Thursday, August 10, 2006

Replace simulated Java lists with Iterable

While cleaning old Java code I ran across this pre-Tiger pattern several times:

class Thingies {
    private final List things = new ArrayList();

    // Other useful fields

    public List getThings() {
        return Collections.unmodifiableList(things);
    }

    public void addThing(final Thing thing) {
        things.add(thing);
    }

    // Other useful methods
}

Essentially the author intended to simulate a sort of List decorated with other, useful information for a business object. Hiding the list internally is a Good Thing and helps abstraction. Using unmodifiableList is great.

But with Tiger and generics, I can do better:

class Thingies implements Iterable<Thing> {
    private final List things = new ArrayList();

    // Other useful fields

    public Iterator<Thing> iterator() {
        return things.iterator();
    }

    public void addThing(final Thing thing) {
        things.add(thing);
    }

    // Other useful methods
}

Now I can use the class with Tiger foreach syntax:

for (final Thing thing : instanceOfThingies) {
    // Do something with thing.
}

This advice is available in many places on the Internet, and is good advice. But did you notice something wrong with the example? What happens with thingies.iterator().remove()? I introduced an abstraction leak.

Let's fix the leak:

public Iterable<Thing> iterator() {
    return new Iterator<Thing>() {
        final Iterator<Thing> it = things.iterator();

        public boolean hasNext() {
            return it.hasNext();
        }

        public Thing next() {
            return it.next();
        }

        public void remove() {
            throw new UnsupportedOperationException();
        }
    };
}

Now if the caller decides to use thingies.iterator() directly, they still cannot modify the underlying list.

A neat trick

Continuing this theme, I also ran across a neat trick. The old code has a small class hierarchy which the simulated list managed. Typical usage:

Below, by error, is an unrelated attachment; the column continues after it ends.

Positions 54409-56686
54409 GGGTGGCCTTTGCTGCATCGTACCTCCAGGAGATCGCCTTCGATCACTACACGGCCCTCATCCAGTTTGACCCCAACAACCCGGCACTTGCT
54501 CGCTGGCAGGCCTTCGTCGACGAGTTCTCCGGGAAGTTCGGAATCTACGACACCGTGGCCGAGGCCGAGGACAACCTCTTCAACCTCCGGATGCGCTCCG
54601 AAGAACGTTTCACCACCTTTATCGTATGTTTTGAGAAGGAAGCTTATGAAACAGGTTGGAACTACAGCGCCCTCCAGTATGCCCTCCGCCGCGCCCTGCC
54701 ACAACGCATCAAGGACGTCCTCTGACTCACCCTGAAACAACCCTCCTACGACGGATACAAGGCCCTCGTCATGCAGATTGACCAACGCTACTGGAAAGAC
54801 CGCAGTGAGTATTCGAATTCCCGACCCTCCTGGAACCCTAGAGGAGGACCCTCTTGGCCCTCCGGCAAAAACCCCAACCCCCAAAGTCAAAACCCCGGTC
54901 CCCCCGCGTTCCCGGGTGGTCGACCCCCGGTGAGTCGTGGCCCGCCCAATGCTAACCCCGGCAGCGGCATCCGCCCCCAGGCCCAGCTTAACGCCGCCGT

class FourWheeler {
}

class Sedan extends FourWheeler {
}

class Pickup extends FourWheeler {
}

// In another class far, far away:
final Iterator sedans = fourWheelers.getList().iterator();
while (sedans.hasNext()) {
    final Sedan sedan = (Sedan) it.next();
}

// In yet another class even more far, far away:
final Iterator pickups = fourWheelers.getList().iterator();
while (pickups.hasNext()) {
    final Pickups pickup = (Pickup) it.next();
}

The thing is, the four wheelers list manager only held one type of four wheeler at a time so the caller was safe in casting as long as they were careful in updating the list. But this is very wordy. One approach is to generify the list manager:

class FourWheelers<T extends FourWheeler> {
    private final List<T> list = new ArrayList<T>();

    // Rest of class uses T instead of FourWheeler.
}

This is a great approach to the problem for new code. But there is a smaller change one can make to the class that also works. Add a new method:

public Iterable<Sedan> sedans() {
    return new Iterable<Sedan>() {
        public Iterator<Sedan> iterator() {
            final Iterator it = list.iterator();

            public boolean hasNext() {
                return it.hasNext();
            }

            @SuppressWarnings({"unchecked"})
            public Sedan next() {
                return (Sedan) it.next();
            }

            public void remove() {
                throw new UnsupportedOperationException();
            }
        }
    };
}

And likewise for Pickup. You can abstract this common pattern to a base class and simplify the methods further:

public Iterable<Sedan> sedans() {
    return new FourWheelerIterable<Sedan>(list.iterator());
}

Usage is now like this with all the nasty casting hidden away:

// Back in a far, far away class.
for (final Sedan sedan : fourWheelers.sedans()) {
    // Do something with sedan.
}

UPDATE: Jörg has a great observation in the comments: you may need more than one kind of generic Iterable<T> for a complex class.

Post a Comment